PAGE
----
(This article originally appeared in Forbes)
If you’re a manufacturer you’re all about standard costs, variances, cycle counts and bills of material. If your company distributes products you need to know about replacement cost, obsolescence reserves, turnover and FIFO. If you’re a construction company it’s about job costing, applied labor, bidding and deadlines. If your company performs services in the field you want to stay on top of your truck locations, group scheduling and time and materials.
These are the core financial things that drive businesses in these industries. Naturally, they’re important. Which is why most of our clients, once they reach a certain size and depending on their industry, migrate to industry-specific accounting and financial systems that can address these issues and do things like order entry, inventory management, mobile billing, cost accounting and job tracking.
But does it make sense for your Customer Relationship Management system to also be industry-specific? I get these questions all the time. “We need a CRM geared towards manufacturers,” one business owner who is researching CRM applications recently said to me. Another one insisted that she wants a “CRM system that’s specifically for the construction industry.”
When I get these questions I usually say no, you don’t need a vertical or industry-specific CRM application. It’s not there aren’t some great choices out there. But from what I see, most of the CRM applications targeted at industries like manufacturing, distribution, service and construction come with significant downsides. Here are four that immediately come to mind.
There’s a smaller community.
Industry-specific CRMs are, by definition, targeted at a smaller market. Which means that the maker of a manufacturing-specific CRM application is only marketing their products to manufacturers and competing not only against other industry-specific CRMs but mainstream products that also position themselves as solutions. So in the end, a vertical CRM application only has a small slice of a limited number of customers. That also means a significantly smaller community of companies, developers, partners and others that provide support for a product. It’s simply less options for a user.
Pricing is usually higher.
The makers of industry-specific products do not have the economies of scale that their larger, better capitalized competitors that sell horizontally do. That’s why, when you do your research, you’ll find that these specialized applications cost more than their mainstream competitors. The makers will spin this as the price you pay for something so specific. But really you’re just paying to help a company cover its overhead that is only supported by a smaller number of customers.
Inadequate capitalization of the vendor oftentimes poses a problem.
Smaller CRM providers will likely have less money in the bank than their mainstream competitors. Investing your time and more importantly your data with these companies is riskier. Relying on them to have the funding necessary for keeping their product up to date and integrated with other key applications – let alone providing the platform and security you need – is also more of a gamble. Capital is important for a software company because you’re not just buying a product. You’re forging a long term partnership with information that is core and critical for your business.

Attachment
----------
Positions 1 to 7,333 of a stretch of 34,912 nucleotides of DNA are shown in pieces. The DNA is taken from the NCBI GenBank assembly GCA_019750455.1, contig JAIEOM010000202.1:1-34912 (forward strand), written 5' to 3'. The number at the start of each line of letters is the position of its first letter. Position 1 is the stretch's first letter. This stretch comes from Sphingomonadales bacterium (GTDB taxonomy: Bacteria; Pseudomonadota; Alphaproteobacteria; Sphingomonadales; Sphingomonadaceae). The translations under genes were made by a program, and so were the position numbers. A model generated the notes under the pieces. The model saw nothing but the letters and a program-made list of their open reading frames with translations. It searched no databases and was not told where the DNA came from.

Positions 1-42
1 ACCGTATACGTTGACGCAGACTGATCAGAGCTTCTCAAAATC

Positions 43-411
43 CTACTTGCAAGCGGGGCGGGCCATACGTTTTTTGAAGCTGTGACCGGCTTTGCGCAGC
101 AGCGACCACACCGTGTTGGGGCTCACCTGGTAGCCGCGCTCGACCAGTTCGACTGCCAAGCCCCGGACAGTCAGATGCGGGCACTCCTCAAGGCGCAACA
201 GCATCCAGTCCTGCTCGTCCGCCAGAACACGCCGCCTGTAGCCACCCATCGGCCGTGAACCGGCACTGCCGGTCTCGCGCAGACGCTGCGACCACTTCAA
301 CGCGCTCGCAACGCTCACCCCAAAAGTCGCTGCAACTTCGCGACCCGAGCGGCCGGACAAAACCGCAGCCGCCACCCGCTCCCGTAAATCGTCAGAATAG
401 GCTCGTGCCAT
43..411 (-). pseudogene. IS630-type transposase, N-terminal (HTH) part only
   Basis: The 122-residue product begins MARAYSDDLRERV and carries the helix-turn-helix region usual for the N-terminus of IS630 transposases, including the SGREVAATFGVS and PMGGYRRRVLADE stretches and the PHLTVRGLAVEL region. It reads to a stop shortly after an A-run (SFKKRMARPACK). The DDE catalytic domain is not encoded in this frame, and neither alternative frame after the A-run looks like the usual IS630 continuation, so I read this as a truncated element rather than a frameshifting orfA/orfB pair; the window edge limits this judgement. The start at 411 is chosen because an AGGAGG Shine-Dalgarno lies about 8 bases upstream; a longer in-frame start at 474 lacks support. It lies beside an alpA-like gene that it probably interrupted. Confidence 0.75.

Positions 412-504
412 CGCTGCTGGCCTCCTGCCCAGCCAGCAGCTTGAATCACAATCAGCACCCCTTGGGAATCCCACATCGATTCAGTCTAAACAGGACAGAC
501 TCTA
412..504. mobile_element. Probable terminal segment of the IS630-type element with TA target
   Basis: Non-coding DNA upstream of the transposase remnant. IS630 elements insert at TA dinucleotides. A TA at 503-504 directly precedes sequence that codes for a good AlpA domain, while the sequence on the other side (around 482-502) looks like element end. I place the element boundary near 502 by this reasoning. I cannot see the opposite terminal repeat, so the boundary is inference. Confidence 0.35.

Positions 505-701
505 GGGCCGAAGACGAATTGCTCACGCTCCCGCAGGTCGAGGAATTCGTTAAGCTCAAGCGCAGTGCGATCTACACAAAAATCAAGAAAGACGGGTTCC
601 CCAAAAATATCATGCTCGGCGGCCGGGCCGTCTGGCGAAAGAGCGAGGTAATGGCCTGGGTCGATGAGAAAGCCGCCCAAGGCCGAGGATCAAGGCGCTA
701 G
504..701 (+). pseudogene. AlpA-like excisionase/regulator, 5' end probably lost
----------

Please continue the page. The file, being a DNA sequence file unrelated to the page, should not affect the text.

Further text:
Finally, there’s just the question of need.
How “industry-specific” do you really need to be? I realize that your selling customized widgets or providing specialized services but in the end aren’t you just dealing with people? Prospects? Customers? Partners? Aren’t you doing the same things, regardless of your industry like following up on quotes, managing marketing campaigns, tracking leads and forecasting sales? If your company relies on bills of materials, job costing, mobile ordering or e-commerce sales then you need a financial system to address those needs. But for your CRM needs, aren’t the relationship building activities similar, regardless of your industry? For the great majority of my clients they usually are and can be addressed either with a simple add-on template or just by customizing a few fields and reports.
I don’t want to completely discourage someone from an industry-specific CRM. There are sound reasons for going that route. You might be in an industry – wealth management is a good example – where there are deep integrations with larger platforms (such as financial services companies) or key applications that you’re using which are harder to find in a horizontal product. If you choose the right product you may find yourself within a community of others that share similar issues and can help you solve problems that are unique to your business. There are excellent industry-specific applications on the market created by solid companies with many happy customers.
It’s just that, when it comes to CRM, I’m not sure so the price – or the risks – of an industry-specific CRM application is worth it. Take a look at a few, compare them to some of the more popular options, and see if you agree. I bet you will.